These skiers are 'pretty in pink' | British airmen support breast cancer research on Mammoth Mountain
These were not ordinary blokes, even by Mammoth standards.
For one thing, they were military. For another, they were British. But most of all, those fast-fast-fast skiers at Mammoth Mountain on Monday, Jan. 14, dressed themselves in head-to-toe, bright, pink jumpsuits.
“We got an awful lot of attention,” said Flight Lt. Alex Drysdale, a Scottish ski instructor and the leader of a four-man team of Royal Air Force airmen based at Creech Air Force Base just outside Las Vegas.
“I think we put a smile on every chairlift operator’s face.”
It wasn’t just in Mammoth that smiles abounded.
To challenge themselves this winter, the members of the small, 39th Squadron set their goal to ski the vertical height of Mt. Everest (29,035 feet) on three consecutive days in three states—Nevada, Utah, and California.
The team completed its goal with the California leg in Mammoth on Monday, having spent the two previous days lapping run after run in sub-zero temperatures at Mt. Charleston Ski Resort outside of Vegas and at Brian Head in Utah.
In addition to just skiing for the fun of it, they raised money for Breast Cancer Research, learning earlier this winter that one of the squadron member’s wife has what Drysdale called “a very aggressive form” of breast cancer.
“Plus,” said Drysdale, “this has given us an opportunity for an adventure.”
What may have started out as a fun idea last summer, when Drysdale hatched the idea, did not turn out to be altogether amusing. Rather, the squadron members had a battle on their hands against the elements.
Mostly that was because of the bone-chilling cold snap that moved into the western U.S. and California this past week, pushing temperatures to well below zero.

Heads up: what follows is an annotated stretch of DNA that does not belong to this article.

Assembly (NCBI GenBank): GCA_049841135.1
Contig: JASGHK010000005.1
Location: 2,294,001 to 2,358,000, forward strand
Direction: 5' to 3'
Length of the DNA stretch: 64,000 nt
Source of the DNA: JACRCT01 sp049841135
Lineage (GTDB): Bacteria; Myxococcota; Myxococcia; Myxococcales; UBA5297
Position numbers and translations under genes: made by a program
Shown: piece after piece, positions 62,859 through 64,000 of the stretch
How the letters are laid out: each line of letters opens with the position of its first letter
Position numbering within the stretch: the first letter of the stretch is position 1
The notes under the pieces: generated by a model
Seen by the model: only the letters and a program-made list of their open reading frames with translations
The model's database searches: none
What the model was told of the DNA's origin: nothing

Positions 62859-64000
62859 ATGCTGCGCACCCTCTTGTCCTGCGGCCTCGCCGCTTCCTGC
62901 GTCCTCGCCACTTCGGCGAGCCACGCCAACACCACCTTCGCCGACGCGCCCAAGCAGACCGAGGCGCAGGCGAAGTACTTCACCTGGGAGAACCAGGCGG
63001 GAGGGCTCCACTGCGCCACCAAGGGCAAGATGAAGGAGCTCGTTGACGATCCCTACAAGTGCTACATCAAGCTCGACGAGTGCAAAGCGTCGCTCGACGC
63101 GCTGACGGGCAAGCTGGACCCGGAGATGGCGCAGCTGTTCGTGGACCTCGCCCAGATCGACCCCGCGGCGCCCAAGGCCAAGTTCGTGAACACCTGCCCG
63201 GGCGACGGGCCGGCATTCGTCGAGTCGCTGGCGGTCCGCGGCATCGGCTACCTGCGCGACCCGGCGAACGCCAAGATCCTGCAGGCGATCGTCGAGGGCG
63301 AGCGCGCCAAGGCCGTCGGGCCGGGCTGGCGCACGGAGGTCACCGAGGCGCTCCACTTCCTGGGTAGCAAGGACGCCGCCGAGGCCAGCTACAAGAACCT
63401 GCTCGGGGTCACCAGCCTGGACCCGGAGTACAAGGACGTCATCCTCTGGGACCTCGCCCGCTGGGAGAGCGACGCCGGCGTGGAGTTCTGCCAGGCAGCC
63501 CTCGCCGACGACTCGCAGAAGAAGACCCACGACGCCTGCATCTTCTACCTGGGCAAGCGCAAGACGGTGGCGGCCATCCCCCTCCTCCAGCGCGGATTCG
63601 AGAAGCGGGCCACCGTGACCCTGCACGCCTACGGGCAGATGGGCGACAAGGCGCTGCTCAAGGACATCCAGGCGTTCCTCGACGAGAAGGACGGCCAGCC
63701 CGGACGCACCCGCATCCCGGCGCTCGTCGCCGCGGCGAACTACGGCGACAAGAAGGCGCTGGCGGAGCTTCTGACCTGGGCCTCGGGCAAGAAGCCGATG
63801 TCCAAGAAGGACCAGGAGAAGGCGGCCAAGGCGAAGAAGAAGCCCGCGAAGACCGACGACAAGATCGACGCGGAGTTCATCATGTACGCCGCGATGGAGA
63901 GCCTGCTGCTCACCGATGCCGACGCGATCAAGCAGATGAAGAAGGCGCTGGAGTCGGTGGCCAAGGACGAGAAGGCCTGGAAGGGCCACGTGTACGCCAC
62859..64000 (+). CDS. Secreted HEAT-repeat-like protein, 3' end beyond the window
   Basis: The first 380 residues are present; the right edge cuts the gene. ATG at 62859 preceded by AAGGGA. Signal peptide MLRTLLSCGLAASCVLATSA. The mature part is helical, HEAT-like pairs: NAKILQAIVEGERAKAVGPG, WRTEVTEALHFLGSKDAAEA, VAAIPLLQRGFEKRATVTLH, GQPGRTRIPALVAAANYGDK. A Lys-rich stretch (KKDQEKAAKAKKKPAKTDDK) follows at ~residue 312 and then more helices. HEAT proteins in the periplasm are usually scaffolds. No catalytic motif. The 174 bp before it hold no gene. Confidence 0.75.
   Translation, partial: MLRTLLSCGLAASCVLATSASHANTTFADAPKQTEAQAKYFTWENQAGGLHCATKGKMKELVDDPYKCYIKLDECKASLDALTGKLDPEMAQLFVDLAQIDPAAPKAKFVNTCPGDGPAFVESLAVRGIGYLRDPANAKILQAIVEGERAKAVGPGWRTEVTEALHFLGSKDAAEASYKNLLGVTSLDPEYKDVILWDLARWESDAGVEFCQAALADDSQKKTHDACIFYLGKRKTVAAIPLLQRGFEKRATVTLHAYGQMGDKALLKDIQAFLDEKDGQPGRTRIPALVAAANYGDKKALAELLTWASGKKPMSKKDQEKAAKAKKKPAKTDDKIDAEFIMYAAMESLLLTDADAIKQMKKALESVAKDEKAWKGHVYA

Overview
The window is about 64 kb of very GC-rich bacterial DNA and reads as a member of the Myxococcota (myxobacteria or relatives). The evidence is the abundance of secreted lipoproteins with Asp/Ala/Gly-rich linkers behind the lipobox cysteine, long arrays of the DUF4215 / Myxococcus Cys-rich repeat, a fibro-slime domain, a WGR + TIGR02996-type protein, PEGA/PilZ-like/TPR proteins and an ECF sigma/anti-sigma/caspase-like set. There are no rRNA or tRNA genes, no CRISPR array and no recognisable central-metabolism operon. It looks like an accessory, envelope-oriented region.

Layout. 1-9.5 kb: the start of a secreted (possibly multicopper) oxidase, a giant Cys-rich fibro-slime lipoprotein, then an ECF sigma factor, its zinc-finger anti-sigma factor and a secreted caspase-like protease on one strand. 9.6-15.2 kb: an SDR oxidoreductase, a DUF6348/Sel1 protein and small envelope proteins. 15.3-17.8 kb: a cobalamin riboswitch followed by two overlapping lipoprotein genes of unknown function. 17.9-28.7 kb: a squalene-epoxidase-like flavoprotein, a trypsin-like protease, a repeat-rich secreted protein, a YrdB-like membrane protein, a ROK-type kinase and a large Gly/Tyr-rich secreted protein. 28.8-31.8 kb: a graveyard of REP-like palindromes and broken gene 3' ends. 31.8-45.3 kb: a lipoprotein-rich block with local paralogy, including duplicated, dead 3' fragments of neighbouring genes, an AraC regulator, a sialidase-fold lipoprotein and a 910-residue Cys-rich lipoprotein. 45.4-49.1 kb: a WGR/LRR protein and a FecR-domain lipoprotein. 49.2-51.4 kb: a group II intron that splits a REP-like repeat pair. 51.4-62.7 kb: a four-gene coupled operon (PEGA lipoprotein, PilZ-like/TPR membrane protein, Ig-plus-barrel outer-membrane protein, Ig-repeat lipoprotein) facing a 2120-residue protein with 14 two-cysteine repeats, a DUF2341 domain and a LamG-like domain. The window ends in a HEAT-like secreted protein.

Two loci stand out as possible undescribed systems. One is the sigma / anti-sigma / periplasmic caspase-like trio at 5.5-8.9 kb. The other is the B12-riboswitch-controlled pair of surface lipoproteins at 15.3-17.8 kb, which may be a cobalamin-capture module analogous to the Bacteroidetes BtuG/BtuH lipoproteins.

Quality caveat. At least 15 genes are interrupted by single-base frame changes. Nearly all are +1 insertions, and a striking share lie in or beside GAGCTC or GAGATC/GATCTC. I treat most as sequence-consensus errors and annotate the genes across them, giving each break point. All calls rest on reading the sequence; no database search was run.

“It was very, very difficult,” he said, “and at the end of one day, one of our team came down with early-stage hypothermia, it was that cold.”
The team didn’t exactly account for the slow lifts and short runs at both Charleston and Brian Head, either.
“At both Charleston and Brian Head, we were the first ones on the lifts and the last ones off,” Drysdale said. “It was just up-and-down, up-and down: seven minutes up a lift and eight minutes to ski down, over and over.
“The hardest part was mental, because we had to ride the same lift and ski the same run.”
At Charleston, it took the team six and a half hours to make their Everest goal, and they might not have made it at all had not the ski area allowed the lifts to run an extra half-hour.
For Drysdale, along with team members Lt. Ben Spoor, Lt. Steve Todd and Master Sergeant Mark Sant, there were neither breaks nor lunches along the way.
“We were quite dejected,” he said, “but the chairlift operators and the ski areas let us jump the queues, so that helped a bit.”
By the time the squadron reached Mammoth, Drysdale said the airmen wondered if they had the leg strength to take on California’s biggest, baddest ski mountain.
That’s when they got a welcome surprise.
Although Mammoth is at much higher altitude, it offers high-speed lifts and plenty of ski options. Immediately, he said, the members of the team latched onto Stump Alley and nearby mid-mountain runs, completing their one-day task in a half day of fast lap skiing.
It wasn’t just the ski part of it that gave the boys a lift, though.
In explaining their pink jump suits to the skiers and snowboarders on the hill, they were constantly reminded of why they were doing this at all.
“Here we are, 6,000 miles away from home,” he said, “while our team member’s wife was back home, waiting for the start of her chemotherapy.”
Pretty in pink? In the case of the 39th Squadron of the RAF, really not so much.
Donations to help pay for his mate’s wife’s ordeal, Drysdale said, may be placed at uk.virginmoney.com by visiting the squadron’s website, http://tinyurl.com/a67ugzs.